A Complete Change of Life: Going Back to School With a Learning Disability

Discussion in 'After Hours Lounge (Off Topic)' started by Jason_Els, May 27, 2004.

  1. Jason_Els

    Jason_Els Screenwriter

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    OK, I'm seriously pissed off. The job just cut my pay by $16. a month due to a reassessment of hour allocation for shift differential. I've had it. I've put up with more crap since our management change and this is just one more example of how a good job can be ruined by incompetant management.

    I want to chuck it all and go back to college and finish my degree. I expect I'll have at least 3 years to go and I will likely have to work while going to school. I'd like to get something in network security or network management/engineering but.... and this is a kicker... I have an eighth grade math capability and all the curricula I see require advanced mathematics like calculus and trigonometery. I currently work as a network support technician but feel I'm against the wall without a bachelor's degree. I'm not earning what I need and there doesn't appear to be any advancement.

    I'd like some ideas about going to school as close to full-time as possible while working full-time as well. There are no schools near where I am so I will have to move somewhere else. I'm not married and don't have a family so I can pretty much just uproot and go.

    My problems, as I see it, are that I don't have the math ability to get the degree I want nor do I have a job that allows me to work and go to school at the same time. At this point I'm desperate. At 38 I know this will be big but I'm sick of living paycheck-to-paycheck and every year earning less versus the cost of living in my area (which is skyrocketing). In any event, I can't afford to live here unless my employer coughs-up a big raise but even then I don't see any career path. Our company stopped career pathing at the management change along with some other goodies [​IMG] .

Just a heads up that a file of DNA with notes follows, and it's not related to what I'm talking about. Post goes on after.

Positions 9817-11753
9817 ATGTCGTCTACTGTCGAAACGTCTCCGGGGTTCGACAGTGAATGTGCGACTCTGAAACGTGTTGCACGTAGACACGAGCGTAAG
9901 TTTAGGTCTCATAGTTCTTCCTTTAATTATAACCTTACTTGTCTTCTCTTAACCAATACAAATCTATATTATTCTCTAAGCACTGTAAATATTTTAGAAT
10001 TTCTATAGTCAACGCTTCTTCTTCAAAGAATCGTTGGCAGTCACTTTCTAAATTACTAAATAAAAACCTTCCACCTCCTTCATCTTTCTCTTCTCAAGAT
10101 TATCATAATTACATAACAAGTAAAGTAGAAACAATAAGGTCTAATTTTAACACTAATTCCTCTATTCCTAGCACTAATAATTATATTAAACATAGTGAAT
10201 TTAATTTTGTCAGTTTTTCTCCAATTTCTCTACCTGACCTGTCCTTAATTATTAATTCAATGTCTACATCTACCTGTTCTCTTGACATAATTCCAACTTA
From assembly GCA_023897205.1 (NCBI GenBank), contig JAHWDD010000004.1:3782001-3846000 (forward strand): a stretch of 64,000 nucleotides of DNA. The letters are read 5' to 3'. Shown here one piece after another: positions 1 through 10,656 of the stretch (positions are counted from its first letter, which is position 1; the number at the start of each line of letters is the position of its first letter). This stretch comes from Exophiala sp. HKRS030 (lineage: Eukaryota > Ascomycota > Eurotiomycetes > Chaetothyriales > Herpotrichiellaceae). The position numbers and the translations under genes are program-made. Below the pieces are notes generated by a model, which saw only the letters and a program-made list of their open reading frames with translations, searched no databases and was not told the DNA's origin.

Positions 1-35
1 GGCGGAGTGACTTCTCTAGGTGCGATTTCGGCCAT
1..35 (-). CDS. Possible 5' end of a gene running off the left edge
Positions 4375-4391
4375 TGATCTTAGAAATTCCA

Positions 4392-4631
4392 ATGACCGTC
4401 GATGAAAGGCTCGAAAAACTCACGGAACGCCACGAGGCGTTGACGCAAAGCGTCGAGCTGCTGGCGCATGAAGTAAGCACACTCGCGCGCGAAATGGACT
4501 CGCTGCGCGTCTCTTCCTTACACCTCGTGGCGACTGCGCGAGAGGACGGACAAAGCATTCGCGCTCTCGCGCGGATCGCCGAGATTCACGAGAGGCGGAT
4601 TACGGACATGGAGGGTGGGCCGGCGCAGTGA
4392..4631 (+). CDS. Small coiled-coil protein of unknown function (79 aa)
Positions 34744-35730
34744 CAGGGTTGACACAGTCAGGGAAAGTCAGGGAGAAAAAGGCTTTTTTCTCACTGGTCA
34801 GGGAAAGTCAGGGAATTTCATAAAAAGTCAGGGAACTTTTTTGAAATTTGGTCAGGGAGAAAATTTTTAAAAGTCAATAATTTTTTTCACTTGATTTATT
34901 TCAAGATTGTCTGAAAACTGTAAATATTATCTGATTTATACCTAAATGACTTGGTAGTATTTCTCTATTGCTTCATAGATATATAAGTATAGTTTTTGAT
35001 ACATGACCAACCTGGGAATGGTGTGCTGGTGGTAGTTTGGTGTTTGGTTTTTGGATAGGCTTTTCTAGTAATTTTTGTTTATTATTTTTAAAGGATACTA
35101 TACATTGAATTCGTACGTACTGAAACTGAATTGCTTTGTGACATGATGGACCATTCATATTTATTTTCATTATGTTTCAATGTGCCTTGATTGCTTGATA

Has anyone done this? Just chucked it all to go back to school to try and earn more money when you get out? I'm pretty nervous about this and getting financial aid and my chances of completing the curriculum I want with my math disability. Would schools let that slide if I had proof?

    Ugh.... I'm hating life about now.
     
  2. Try University of Phoenix. I know someone that receive their masters from there. From what i understand its pretty reputable and meant for people as an alternative to a "traditional" campus" atmosphere university.
     
  3. LDfan

    LDfan Supporting Actor

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    Don't let your math problems stop you. Check with your local college and universities for disability resource centers. Most schools should have them. By working with them you can get extra help in your classes and sometimes work out special arrangements for getting notetakers, extra time on exams etc...
    You can also choose a degree that may not require heavy math requirements. Getting an engineering or computer science degree and just wanting to run a network or do sys admin work is complete overkill!
    Check into a business degree with a MIS/CIS (management/computer info systems concentration). Should require only a basic math class or two.

    Good Luck!
    Jeff
     
  4. Phil_L

    Phil_L Second Unit

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    There are schools that specialize in those with disabilities. My mom is a special education teacher and one of her former students is going to attend Mitchell College in CT. Check it out, it may be of interest. I wish you luck in your new life adventure!!
     
  5. ChristopherG

    ChristopherG Screenwriter

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    Jason,

    Nothing like crappy circumstances to motivate change. This may end up being the best thing that has ever happened to you - it just doesn't seem like it now.

    Awhile back I had started a thread about online education and the pros and cons. There was some feedback on both sides but I ended up enrolling in the University of Phoenix online program. They have an information technology program with a BS degree and various concentrations. I am pursuing an IT degree with a concentration in software engineering. So far I have to say it's been great for me as an alternative to brick and mortar schooling. The classes are 5 weeks long and pretty intense. I don't feel I am missing a thing in terms of the quality of the education I am receiving.

    Can't comment on the "Chucking it all" approach as I haven't done it. I have known other people who have and it seems that they made out ok. I wouldn't worry about the math - you can get all the help, tutuoring and appropriate classes based on your experience level.

    Good luck and the one last thing I would say is don't put it off - dive in and take charge! Does your employer pay for classes?

    Chris
     
  6. Drew Bethel

    Drew Bethel Screenwriter

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    You should skip the college and go straight for certification. The CISSP would be a nice place tro start.
     

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